The court finds that Mr. Honie's remaining claims (claims 8, 9, 10, 11, and 13) are not exhausted. To exhaust each claim, Mr. Honie had to give the state court a fair opportunity to rule on it.[9] The exhaustion requirement is satisfied if the issues have been “‘properly presented to the highest state court, either by direct review of the conviction or in a postconviction attack.'”[10] To do that, Mr. Honie had to “'fairly present' his claim in each appropriate state court (including a state supreme court with powers of discretionary review), thereby alerting that court to the federal nature of the claim.'”[11] In other words, to exhaust his claims, Mr. Honie had to give the Utah Supreme Court a fair opportunity to rule on it.

         Mr. Honie contends that claims eight, nine, ten, and eleven were “fairly presented” to the state court, because the claims were raised in his Amended Petition for Post-Conviction Relief.[12]That is not enough. As noted above, the exhaustion requirement is only satisfied if Mr. Honie gave the Utah Supreme Court a fair opportunity to rule on the claims. Honie bears the burden of proof that he did so, and he has not met that burden. He cites no place where he ever presented these claims to the Utah Supreme Court.

         Claim 13, Mr. Honie's cumulative error claim, has not been exhausted either. Like all of his other claims, Mr. Honie had to exhaust his cumulative error claims.[13] Mr. Honie contends that his state post-conviction petition includes the following language:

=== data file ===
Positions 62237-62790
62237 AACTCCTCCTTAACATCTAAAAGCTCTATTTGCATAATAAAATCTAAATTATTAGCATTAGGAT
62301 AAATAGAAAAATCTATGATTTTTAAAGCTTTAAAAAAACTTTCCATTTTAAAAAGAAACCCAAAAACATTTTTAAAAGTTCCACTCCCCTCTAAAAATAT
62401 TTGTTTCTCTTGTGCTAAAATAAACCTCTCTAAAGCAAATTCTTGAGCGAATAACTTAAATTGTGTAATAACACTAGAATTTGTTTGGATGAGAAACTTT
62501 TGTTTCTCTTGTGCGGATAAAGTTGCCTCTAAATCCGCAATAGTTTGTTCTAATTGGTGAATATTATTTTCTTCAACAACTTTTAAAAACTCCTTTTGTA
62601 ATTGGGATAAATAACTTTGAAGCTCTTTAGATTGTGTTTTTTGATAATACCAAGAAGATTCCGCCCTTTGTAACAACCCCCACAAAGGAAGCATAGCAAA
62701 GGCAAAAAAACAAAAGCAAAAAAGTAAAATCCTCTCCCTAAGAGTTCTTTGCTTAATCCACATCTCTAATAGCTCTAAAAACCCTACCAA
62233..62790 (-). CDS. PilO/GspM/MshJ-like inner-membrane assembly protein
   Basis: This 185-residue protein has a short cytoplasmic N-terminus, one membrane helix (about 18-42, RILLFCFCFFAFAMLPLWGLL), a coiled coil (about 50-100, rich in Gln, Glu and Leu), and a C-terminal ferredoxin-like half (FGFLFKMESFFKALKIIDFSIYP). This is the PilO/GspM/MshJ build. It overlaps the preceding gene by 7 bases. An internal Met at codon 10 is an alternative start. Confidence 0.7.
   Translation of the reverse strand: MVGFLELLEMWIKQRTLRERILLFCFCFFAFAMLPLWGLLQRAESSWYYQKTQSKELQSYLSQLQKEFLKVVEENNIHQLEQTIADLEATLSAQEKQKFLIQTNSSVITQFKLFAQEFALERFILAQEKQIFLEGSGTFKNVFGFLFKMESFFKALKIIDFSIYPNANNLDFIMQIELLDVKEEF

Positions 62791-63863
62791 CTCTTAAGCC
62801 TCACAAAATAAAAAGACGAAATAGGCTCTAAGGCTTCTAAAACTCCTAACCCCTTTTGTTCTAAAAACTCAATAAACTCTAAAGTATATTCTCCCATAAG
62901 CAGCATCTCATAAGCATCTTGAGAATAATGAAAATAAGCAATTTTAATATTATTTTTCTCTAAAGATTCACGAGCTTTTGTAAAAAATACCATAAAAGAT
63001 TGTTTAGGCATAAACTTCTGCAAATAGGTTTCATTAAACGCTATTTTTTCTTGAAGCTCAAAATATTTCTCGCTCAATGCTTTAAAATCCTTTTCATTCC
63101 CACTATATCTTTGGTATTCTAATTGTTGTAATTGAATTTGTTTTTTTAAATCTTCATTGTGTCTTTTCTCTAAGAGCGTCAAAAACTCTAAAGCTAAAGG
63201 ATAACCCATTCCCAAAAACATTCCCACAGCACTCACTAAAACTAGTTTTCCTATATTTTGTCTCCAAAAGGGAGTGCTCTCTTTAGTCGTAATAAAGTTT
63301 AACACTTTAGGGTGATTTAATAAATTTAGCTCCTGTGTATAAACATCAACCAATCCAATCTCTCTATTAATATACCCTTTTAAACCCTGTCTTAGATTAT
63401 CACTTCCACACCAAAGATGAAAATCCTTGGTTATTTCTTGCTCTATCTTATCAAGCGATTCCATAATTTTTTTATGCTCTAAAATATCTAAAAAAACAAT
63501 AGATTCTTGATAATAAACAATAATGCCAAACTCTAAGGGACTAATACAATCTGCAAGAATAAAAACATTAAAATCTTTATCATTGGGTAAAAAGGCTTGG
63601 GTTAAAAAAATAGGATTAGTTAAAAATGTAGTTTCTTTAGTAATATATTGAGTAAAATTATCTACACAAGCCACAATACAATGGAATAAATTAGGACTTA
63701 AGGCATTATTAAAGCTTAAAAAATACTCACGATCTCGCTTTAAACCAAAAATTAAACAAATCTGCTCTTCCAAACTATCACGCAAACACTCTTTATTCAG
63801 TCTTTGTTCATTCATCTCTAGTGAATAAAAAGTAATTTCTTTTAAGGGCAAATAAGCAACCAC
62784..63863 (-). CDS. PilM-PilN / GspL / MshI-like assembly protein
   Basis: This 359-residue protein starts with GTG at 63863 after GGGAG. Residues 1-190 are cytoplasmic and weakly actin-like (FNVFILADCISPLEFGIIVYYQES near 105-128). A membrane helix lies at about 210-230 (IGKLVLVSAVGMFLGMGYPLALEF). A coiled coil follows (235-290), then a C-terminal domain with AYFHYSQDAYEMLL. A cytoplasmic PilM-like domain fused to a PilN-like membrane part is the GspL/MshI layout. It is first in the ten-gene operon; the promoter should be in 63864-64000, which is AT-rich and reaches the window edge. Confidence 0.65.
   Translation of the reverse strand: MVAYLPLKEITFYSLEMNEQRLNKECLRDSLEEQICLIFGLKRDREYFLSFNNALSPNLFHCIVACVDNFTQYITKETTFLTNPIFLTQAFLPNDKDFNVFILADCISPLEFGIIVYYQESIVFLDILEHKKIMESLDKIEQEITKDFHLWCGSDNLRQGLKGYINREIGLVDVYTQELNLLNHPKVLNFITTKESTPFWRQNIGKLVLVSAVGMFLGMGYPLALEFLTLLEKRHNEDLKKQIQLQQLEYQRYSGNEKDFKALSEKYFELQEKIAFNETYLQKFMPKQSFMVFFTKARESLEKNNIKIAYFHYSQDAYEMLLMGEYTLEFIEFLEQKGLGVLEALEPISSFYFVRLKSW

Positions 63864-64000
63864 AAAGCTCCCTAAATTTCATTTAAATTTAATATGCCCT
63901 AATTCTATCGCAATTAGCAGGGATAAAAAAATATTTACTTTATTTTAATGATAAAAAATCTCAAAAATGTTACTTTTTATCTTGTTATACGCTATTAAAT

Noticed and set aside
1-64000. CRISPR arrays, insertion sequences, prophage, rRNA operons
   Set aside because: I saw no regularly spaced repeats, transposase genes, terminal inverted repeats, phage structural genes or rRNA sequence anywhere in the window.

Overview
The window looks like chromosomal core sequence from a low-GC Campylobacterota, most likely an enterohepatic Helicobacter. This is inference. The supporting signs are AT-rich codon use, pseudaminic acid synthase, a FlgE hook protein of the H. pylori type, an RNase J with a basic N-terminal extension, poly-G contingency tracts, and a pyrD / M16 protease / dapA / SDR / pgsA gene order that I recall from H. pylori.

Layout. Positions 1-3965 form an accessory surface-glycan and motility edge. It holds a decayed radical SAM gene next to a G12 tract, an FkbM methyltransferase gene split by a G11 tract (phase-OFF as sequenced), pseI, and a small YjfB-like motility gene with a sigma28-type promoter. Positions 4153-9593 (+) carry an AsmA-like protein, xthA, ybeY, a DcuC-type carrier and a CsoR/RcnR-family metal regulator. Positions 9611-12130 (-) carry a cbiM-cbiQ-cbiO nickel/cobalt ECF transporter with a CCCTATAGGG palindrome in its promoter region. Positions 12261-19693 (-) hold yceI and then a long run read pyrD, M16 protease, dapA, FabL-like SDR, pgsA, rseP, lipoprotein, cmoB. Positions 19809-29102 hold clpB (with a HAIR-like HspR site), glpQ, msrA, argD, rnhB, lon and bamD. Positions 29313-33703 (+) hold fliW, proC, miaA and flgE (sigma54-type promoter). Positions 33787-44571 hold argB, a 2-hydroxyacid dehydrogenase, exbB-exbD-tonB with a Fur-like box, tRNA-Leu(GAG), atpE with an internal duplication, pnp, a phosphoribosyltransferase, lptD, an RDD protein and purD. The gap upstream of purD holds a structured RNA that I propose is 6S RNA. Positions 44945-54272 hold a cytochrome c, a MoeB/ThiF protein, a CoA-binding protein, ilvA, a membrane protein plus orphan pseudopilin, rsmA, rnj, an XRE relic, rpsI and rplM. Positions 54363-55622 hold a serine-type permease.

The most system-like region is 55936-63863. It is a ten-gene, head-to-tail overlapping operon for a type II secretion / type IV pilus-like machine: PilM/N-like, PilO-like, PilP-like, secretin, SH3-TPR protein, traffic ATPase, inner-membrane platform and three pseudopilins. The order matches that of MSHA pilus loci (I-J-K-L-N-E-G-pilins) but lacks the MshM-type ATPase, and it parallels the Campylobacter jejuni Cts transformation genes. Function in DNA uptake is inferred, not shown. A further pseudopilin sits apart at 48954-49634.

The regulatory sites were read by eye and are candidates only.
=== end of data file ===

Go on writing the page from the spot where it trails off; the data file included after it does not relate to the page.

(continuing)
To the extent that these issues may have been litigated in the direct appeal, this Court should nonetheless consider them all again individually and cumulatively, to assess the impact of ineffective assistance of trial counsel, the cumulative effect of the errors, and to consider whether the exceptional circumstances doctrine justifies relief on any claim in this capital case.[14]

         Mr. Honie argues that the cumulative error claim was, therefore, “fairly presented” to the state court. But, again, this claim was not presented to the Utah Supreme Court, so it is not exhausted.

         Conclusion

         In conclusion, the court finds that claims 1, 2, 3, 4, 5, 6, 7, and 12 were all denied on the merits by the Utah Supreme Court, and are therefore exhausted and properly before this court. Claims 8, 9, 10, 11, and 13, however, are not ...


Buy This Entire Record For $7.95

Download the entire decision to receive the complete text, official citation,
docket number, dissents and concurrences, and footnotes for this case.

Learn more about what you receive with purchase of this case.